- Republican Gov. Ron DeSantis proposed $1.1 billion in tax cuts for Floridians.
- DeSantis will face Democrat Charlie Crist in November.
- The governor promised he would propose more cuts in the coming weeks.
Florida Gov. Ron DeSantis proposed an additional $1.1 billion in tax cuts just weeks before his November re-election bid.
DeSantis is asking the Florida legislature to permanently eliminate the state’s 6 percent sales tax on essential baby items, including cribs, strollers, clothing, shoes, baby wipes and diapers. He also wants the state to eliminate sales taxes on medical equipment and pet medicines.
DeSantis called his proposal an anti-inflation measure aimed at alleviating problems such as high grocery prices, but it was unclear whether it would have the desired effect. He promised to announce more tax cuts in the coming weeks.
“I’m worried about some turmoil that’s yet to come,” DeSantis said at a news conference in Bradenton, Fla., referring to lingering inflation and investor fears of looming economic turmoil.
But tax breaks won’t necessarily ease inflation. some analysts, like Howard Glickman At the Tax Policy Center, he warned that tax breaks could actually fuel inflation as people spend and consume more when supply is limited.
Still, some of DeSantis’ proposed tax cuts apply to items households deem essential and that they may buy with or without the tax cut.
Some of DeSantis’ proposals on Tuesday will be temporary. These include eliminating a one-year sales tax on children’s books, sports equipment and toys, and a proposed moratorium on pet food and household items priced at $25 or less. The latter will include items such as laundry detergent, paper towels and toilet paper.
Back-to-school programs will have a two-week temporary tax holiday until the fall and spring semesters.
The proposals add up to $1.1 billion in tax cuts, DeSantis said. In early September, DeSantis had proposed halving tolls for all Florida commuters.
Speaking at a campaign event in Palm Beach, Fla., late Tuesday, DeSantis said the tax cuts would total $2 billion once he announced more proposals.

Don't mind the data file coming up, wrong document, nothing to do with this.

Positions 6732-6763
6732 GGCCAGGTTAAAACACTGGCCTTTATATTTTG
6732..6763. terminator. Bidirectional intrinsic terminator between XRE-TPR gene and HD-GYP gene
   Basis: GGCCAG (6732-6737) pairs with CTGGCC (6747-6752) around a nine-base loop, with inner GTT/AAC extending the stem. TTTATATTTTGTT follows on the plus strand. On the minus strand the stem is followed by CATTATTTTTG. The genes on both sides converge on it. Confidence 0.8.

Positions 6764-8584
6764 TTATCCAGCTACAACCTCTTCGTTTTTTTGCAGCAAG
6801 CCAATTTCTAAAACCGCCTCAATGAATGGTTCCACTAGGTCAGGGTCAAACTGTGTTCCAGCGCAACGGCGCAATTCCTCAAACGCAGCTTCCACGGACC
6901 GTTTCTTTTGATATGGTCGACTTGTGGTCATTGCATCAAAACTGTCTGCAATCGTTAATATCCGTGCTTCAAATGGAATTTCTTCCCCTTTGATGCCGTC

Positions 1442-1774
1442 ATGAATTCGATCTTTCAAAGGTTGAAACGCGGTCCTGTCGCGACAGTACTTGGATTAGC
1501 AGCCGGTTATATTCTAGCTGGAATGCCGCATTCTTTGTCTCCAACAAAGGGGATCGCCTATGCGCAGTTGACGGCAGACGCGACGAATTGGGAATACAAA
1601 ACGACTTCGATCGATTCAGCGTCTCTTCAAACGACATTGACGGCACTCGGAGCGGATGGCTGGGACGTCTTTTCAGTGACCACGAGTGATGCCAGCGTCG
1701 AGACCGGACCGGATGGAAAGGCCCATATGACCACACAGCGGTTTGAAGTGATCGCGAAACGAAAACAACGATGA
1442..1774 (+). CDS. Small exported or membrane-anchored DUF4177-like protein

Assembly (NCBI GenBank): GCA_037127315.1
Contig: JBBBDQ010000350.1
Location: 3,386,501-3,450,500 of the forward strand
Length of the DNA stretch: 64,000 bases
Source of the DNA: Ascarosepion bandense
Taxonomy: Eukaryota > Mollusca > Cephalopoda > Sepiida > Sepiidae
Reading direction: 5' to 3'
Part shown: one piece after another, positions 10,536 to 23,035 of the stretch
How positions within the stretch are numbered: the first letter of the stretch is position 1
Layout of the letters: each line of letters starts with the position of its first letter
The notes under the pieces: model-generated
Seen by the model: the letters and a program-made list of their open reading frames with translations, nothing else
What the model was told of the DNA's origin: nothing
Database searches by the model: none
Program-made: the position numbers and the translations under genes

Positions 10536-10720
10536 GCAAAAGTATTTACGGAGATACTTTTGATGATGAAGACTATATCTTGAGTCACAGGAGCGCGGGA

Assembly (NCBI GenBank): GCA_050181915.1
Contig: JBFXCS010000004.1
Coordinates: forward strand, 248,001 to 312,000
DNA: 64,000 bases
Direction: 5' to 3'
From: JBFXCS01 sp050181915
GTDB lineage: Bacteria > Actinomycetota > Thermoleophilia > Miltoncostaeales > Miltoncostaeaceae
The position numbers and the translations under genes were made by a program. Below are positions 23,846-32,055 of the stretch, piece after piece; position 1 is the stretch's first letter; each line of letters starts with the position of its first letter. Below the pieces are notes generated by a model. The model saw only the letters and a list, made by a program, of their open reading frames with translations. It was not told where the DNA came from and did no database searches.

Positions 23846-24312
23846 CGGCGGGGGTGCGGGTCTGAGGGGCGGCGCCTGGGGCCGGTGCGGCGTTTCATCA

DeSantis to be re-elected in November
Unless DeSantis wins re-election in Florida for the first time on Nov. 8, he won’t be able to implement his tax plan. He will face off with congressman from St. Petersburg, former Florida Republican governor and Democrat Charlie Crist.
Crist has yet to unveil a tax cut plan, but proposes one A range of affordability measures Reduce housing costs, including homeowners insurance, and utility costs such as electricity bills.
Crist is at a disadvantage in the race because more Republicans are registered in the state than Democrats. In addition, DeSantis is considered a top contender for the White House in 2024, especially if former President Donald Trump is not running.
In the past few days, DeSantis has made national headlines for a political stunt in which he directed state funds to resettle immigrants from San Antonio, Texas, to Martha’s Vineyard, Massachusetts.
DeSantis won’t be the only decision maker on the tax package. But the Legislature, where the governor largely respects his priorities, has proven to have significant ramifications.
Florida is one of nine states with no state income tax, and tax cuts are often a staple of the Republican platform. The state has leeway on spending, as it finished its most recent fiscal year in June with a surplus of $22 billion.
But in general, states across the country are cash rich The COVID stimulus package from President Joe Biden, known as the U.S. Rescue Package, and their revenue during the pandemic has far exceeded expectations.
The Republican-controlled legislature and DeSantis used the $200 million Biden COVID stimulus package to fund Florida’s 25-cent-a-gallon gasoline tax holiday starting in October.
DeSantis’ tax plan on Tuesday did not explain whether the tax cuts were funded from the coronavirus stimulus package or from state reserves. His office did not immediately respond to Insider’s inquiries on the matter. The matter could be left to the legislature to decide.
DeSantis first previewed the proposed tax cuts at a news conference in late August.